2015-03-27

How to audit your Web Analytics Ecommerce tracking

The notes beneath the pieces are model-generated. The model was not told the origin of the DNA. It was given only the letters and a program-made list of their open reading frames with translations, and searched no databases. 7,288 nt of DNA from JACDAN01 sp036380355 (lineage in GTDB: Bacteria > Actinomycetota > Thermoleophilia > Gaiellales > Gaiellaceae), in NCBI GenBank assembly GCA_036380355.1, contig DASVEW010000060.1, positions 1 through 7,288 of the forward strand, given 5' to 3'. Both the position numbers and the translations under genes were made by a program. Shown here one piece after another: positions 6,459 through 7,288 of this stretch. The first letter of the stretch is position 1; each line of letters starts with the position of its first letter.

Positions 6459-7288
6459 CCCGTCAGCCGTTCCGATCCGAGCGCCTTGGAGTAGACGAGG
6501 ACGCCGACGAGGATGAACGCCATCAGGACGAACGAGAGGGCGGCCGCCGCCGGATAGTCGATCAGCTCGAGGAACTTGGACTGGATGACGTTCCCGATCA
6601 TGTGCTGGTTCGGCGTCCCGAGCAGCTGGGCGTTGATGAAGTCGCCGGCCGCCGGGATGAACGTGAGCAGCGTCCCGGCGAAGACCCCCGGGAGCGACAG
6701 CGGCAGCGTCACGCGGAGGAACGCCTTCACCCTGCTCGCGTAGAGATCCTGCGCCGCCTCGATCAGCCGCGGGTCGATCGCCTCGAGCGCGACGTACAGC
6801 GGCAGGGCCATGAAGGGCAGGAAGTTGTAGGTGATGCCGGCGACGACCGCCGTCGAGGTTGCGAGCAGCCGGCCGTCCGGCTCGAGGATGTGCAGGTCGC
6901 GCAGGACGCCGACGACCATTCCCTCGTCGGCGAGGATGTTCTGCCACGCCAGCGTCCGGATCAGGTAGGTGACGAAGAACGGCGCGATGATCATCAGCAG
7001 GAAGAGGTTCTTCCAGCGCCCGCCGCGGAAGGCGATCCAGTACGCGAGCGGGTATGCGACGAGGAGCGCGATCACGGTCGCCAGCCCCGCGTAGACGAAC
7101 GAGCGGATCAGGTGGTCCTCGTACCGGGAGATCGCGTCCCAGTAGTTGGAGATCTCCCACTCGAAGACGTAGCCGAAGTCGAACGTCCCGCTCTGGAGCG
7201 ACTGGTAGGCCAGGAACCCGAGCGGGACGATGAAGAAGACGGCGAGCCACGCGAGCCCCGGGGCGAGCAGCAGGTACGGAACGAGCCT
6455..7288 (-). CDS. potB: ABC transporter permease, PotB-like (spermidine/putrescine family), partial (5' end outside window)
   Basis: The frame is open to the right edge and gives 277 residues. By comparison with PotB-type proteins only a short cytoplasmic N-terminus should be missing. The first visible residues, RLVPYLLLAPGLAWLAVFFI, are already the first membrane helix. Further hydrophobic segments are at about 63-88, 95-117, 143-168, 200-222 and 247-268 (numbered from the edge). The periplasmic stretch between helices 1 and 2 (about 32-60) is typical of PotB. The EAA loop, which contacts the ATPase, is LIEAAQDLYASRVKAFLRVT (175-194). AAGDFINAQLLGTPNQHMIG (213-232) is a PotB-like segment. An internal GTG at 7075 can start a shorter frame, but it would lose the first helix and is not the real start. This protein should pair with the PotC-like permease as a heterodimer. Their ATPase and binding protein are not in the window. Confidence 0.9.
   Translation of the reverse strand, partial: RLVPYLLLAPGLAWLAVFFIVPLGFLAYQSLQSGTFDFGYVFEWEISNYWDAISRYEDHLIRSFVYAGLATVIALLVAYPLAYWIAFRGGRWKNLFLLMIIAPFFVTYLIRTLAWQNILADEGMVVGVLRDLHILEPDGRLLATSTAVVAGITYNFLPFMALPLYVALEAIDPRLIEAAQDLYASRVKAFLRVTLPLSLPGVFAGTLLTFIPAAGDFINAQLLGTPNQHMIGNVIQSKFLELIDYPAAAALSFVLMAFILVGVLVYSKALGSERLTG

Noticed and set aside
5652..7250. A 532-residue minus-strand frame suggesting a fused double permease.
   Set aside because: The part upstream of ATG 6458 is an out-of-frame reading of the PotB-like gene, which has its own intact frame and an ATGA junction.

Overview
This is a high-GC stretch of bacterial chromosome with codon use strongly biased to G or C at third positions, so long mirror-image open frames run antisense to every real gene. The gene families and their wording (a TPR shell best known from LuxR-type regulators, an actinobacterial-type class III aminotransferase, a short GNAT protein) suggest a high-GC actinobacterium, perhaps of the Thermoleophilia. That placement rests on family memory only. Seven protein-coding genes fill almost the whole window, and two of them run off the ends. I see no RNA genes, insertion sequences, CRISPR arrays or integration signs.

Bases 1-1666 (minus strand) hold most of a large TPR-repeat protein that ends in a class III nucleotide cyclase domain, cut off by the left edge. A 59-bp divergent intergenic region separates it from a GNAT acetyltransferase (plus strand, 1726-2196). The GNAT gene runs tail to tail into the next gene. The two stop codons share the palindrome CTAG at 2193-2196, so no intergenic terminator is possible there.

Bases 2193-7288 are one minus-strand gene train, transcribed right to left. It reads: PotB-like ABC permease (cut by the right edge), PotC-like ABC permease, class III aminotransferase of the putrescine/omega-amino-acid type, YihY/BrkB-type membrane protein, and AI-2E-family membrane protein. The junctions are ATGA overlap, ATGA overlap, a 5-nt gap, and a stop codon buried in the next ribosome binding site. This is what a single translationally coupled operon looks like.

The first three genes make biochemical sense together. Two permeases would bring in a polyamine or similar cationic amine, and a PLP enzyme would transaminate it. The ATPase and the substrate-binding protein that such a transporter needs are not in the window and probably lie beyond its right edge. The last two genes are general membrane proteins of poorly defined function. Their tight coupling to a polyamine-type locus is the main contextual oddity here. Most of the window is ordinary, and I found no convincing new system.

Most companies will see a discrepancy between the transaction volumes recorded via web analytics and those recorded via internal sales or financial database. This article focuses on how to find and reduce that discrepancy, to give greater credibility to your web analytics data. Following on from our article on common Google Analytics setup problems, we are often asked why Google Analytics ecommerce tracking is not a 100% match with other records, and what is an acceptable level of difference. Inspired by a talk from Richard Pickett at Ensighten, here is a checklist to run through to reduce the sources of mismatch. The focus here is Google Analytics Ecommerce tracking, but it could apply to other systems. In summary, you wouldn’t ever expect there to be a 1:1 match, due to the different paths the two events take over the internet. The general consensus is that anything less than 4% of difference in transaction volumes is good, but could sometimes persist up to 10%. Factors that affect this target rate include how many users have got ad blockers or disable Google Analytics (popular in Germany, for example), what proportion are on mobile devices (which suffer from more network interruptions) and how the purchase thank you / confirmation page is built. So on to the list. 1. Are other Javascript errors on the page blocking the ecommerce event in certain situations? The most common reason for the tracking script not executing in the browser is that another bug on your page has blocked it (see GDS research). The bug may only be affecting certain older browsers (like Internet Explorer 7), and have missed your own QA process, so the best approach is to use Google Tag Manager to listen for any Javascript error events on the confirmation page and send these to Google Analytics as custom events. That way your users do the testing for you, and you can drill into exactly which browsers and versions the bugs are affecting. 2. Is the tracking code as far up the page as it could be? If the user drops their internet connection before the whole page loads then the ecommerce event data won’t get a chance to fire. The best approach is to load the script at the bottom of the <head> element or top of the <body>.  The Google Analytics script itself won't block the page load, and arguably in this one purchase confirmation page, the tracking is more important than the user experience. 3. Is the tracking code firing before all the page data has loaded? The inverse of the previous problem: you may need to delay firing the tracking code until the data is ready. This is particularly an issue if your ecommerce transaction data is ‘scraped’ from the HTML elements via Google Tag Manager. If the page elements in question have not loaded before the ecommerce tracking script runs, then the product names, SKUs and prices will be empty – or returning an error. 4. Is the problem only your ecommerce tracking script or just page tracking is general? It could be that the way you are sending the transaction data (e.g. product name, price, quantity) is the problem, or that the page tracking overall is failing in some cases. You can pinpoint where the problem lies by comparing the pageviews of the confirmation page, with the number of ecommerce events tracked. Caveat: on many sites, there’s another route to seeing the purchase confirmation page, which doesn’t involve purchasing (for example as a receipt of a historic purchase). In that case, you may need to capture a unique purchase event, which only fires when a new purchase is confirmed – but without any information on the transaction or products. 5. Are events from your test site excluded? Most companies will have a development, staging or user acceptance testing server to where the website is tested, and test users can purchase.  Are you blocking the tracking from these test sites? Some possible ways to block the test site(s) would be: Set up sub-domain specific blocking rules in Google Tag Manager (or better) Divert the tracking from your test subdomains to a test Google Analytics account, using a lookup macro/variable Set up filters in the Google Analytics view to exclude 6. Is your tag set with a high priority? Tag manager only. If you use Google Tag Manager and have multiple tags firing on the tracking page it’s possible that other tags are blocking your ecommerce data tag from firing. Under ‘Advanced settings’ in the tag editor, you can set a higher priority number for tag firing; I assume the ecommerce data to Google Analytics is always the first priority. 7. Are any strings in the product name properly escaped? A common problem is apostrophes: if your product name contains a quote mark character, then it will break the following Javascript. See Pete’s bunnies – the strings in yellow are valid, and everything after the stray apostrophe will be misinterpreted. The solution is to run a script across any text field to either strip out the quotation marks or replace any quotes with their HTML equivalent (eg &quot;). 8. Are your quantities all integers? One of our clients was selling time slots, and so had the ‘quantity’ of the ecommerce tracking data equivalent to a number of hours. Timeslots sold in half-hours (e.g. 1.5 hours) were not tracking… because Google Analytics only recognises a quantity which is a whole number, so sending ‘1.05’ will not be recognised as 1. 9. Are any possible ‘undefined’ values handled? It may be that the data on your products is incomplete, and some products that people buy do not have a name, price or SKU. The safest approach is to have some fall-back values in your Javascript tracking code to look for undefined or non-text variables and post a default value to Google Analytics. E.g. If ‘product name’ is undefined then post ‘No product name’, or for price, the default should be ‘0.00’. These will then clearly show up in your Ecommerce Product performance reports and the data can be cleaned up. 10. Are users reloading the page and firing duplicate tracking events? Check whether this is a problem for your site by using our duplicate transactions custom report to see multiple events with the same transaction ID. A solution is to set a ‘has tracked’ cookie after the ecommerce tracking has been sent the first time, and then check whether the cookie is set before sending again. 11. Are users going back to the page and firing the tracking at a later date? The sessions column in the transactionID report in step 9 should give you an idea of whether the problem is repeat page loads in one session, or users revisiting the page in another session. If you see duplicate transaction IDs appearing in other sessions there are a couple of possibilities to investigate: Could users be seeing the page again by clicking on a link to an email, or from a list of historic orders? Are there any back-end admin pages that might link to the confirmation page as a receipt? In both cases, the solution is to have a different URL for the receipt that the one where the ecommerce tracking is fired. If there are any other troubleshooting steps you have found helpful, please let us know in the comments or get in touch!